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Water is life and 70% of the earth’s surface is water. Salt and fresh water make up different ecosystems, which are the main source of oxygen on earth.

The Role of Oceans in Climate Change

The UN has proclaimed the period of 2021- 2030 as the
“Decade of Ocean Science for Sustainable Development.”

The oceans cover 72% of the earth’s surface. They are key to life on the planet and a key part of the global climate balance.
In addition,
the oceans act as thermoregulators, keeping the planet at an optimal temperature, as they absorb a thousand times more heat than the atmosphere and redistribute it through ocean currents and exchange with the atmosphere.

Oceans hold 96% of all the water on the planet and provide more than 20% of the animal protein for one billion people worldwide. Coastal ecosystems, in particular, produce almost 80% of the resources exploited by 90% of the world’s fisheries.

All the inhabitants of the planet depend directly or indirectly on the oceans, as they provide 55% of the oxygen we breathe and are an important source of resources, such as energy, food, medicine, transportation, tourism, among others.

Water is life and 70% of the earth’s surface is water. Saltwater and freshwater make up different ecosystems that provide many ecosystem services, such as producing the majority of the oxygen on earth; being the largest carbon sink; generating food and medicines; contributing to tourism, recreation, employment, climate change mitigation, climate regulation; and many others.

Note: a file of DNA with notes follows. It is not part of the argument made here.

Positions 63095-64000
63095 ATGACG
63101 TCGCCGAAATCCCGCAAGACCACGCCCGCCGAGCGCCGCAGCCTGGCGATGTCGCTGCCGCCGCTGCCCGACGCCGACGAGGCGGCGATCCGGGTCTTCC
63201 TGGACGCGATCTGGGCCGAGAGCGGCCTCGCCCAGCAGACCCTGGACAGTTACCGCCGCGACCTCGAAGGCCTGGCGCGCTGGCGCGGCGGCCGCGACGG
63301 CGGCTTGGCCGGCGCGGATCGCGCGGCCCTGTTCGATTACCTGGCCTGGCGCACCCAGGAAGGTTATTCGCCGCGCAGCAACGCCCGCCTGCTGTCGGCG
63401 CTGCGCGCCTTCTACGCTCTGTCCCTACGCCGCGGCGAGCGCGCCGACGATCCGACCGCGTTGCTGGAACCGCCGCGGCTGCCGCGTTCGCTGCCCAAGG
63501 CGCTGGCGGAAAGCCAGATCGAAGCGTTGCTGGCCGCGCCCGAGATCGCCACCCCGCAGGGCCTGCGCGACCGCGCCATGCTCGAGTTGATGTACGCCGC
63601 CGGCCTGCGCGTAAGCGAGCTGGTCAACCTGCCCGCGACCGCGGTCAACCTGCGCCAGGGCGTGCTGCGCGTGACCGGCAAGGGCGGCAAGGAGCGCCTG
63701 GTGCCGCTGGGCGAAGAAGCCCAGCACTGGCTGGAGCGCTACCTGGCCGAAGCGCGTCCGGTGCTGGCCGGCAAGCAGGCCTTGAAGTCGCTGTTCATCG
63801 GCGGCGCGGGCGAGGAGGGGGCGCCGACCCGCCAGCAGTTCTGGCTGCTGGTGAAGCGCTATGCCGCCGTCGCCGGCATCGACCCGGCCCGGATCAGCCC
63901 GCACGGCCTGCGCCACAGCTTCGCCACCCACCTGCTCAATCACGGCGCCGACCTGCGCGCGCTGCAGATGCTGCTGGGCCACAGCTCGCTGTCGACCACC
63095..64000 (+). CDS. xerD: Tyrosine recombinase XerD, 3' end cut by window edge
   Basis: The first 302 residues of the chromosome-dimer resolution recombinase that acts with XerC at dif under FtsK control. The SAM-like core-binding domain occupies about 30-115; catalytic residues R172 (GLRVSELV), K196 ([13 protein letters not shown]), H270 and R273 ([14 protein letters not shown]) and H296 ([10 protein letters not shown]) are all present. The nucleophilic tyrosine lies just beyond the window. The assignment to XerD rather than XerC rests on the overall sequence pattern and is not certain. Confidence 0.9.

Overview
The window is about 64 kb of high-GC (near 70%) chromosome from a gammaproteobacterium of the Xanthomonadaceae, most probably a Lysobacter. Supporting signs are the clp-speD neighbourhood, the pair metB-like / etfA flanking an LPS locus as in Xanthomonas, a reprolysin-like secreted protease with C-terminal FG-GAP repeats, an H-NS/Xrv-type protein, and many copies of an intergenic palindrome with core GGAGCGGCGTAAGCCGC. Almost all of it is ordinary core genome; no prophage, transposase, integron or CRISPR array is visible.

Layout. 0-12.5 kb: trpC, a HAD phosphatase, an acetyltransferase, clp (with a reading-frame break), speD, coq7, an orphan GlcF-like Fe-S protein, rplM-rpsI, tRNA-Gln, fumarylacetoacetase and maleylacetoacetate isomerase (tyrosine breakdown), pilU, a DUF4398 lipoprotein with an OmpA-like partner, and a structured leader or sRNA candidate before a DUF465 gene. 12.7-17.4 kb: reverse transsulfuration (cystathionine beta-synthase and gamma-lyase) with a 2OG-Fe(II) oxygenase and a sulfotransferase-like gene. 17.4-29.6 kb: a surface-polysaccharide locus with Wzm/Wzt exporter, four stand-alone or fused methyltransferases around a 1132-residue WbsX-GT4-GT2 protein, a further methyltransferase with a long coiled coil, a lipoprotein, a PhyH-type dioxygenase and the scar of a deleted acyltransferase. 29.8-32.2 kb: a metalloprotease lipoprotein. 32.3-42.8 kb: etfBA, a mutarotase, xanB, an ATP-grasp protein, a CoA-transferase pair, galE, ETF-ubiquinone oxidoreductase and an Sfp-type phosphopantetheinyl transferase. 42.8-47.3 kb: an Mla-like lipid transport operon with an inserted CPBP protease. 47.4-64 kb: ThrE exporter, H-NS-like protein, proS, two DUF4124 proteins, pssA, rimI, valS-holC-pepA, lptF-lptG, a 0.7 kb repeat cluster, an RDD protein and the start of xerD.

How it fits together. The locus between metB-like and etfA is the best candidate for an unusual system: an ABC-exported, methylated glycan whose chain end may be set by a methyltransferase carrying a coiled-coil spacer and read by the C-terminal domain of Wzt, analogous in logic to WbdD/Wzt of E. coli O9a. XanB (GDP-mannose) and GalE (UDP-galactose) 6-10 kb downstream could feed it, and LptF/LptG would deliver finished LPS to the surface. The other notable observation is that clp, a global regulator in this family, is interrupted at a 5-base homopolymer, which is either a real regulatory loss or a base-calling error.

Fresh water, i.e., that which can be consumed by living beings, is only 3% of the planet’s total water, and is stored in ecosystems such as glaciers, rivers, lakes, and in deep layers of the earth. Chile has the largest area of glaciers or freshwater reserves in South America. 5.9% of the national territory are wetlands. The majority of these wetlands, 80%, are concentrated in the peatlands found in the Magallanes region, which are of great importance for fighting climate change. Therefore, due to the importance of freshwater ecosystems, it is vital to know them in order to protect them.

Salt water, on the other hand, represents almost all the available water on the planet (97%), and is found in ecosystems such as seas and oceans. Chile, with its 4,300 km of coastline, has one of the most important marine ecosystems in the world, as the oceanographic processes that happen here result in a high biodiversity of species, from the smallest organism such as krill, to the largest known animal in the history of our planet, the blue whale.

Thanks to the richness and abundance of species in Chilean waters, the blue whale was considered the primary conservation target at the Melimoyu Elemental Reserve, followed by the freshwater system, which is also present in the Likandes and Puribeter Elemental Reserves, because water is key in any territory.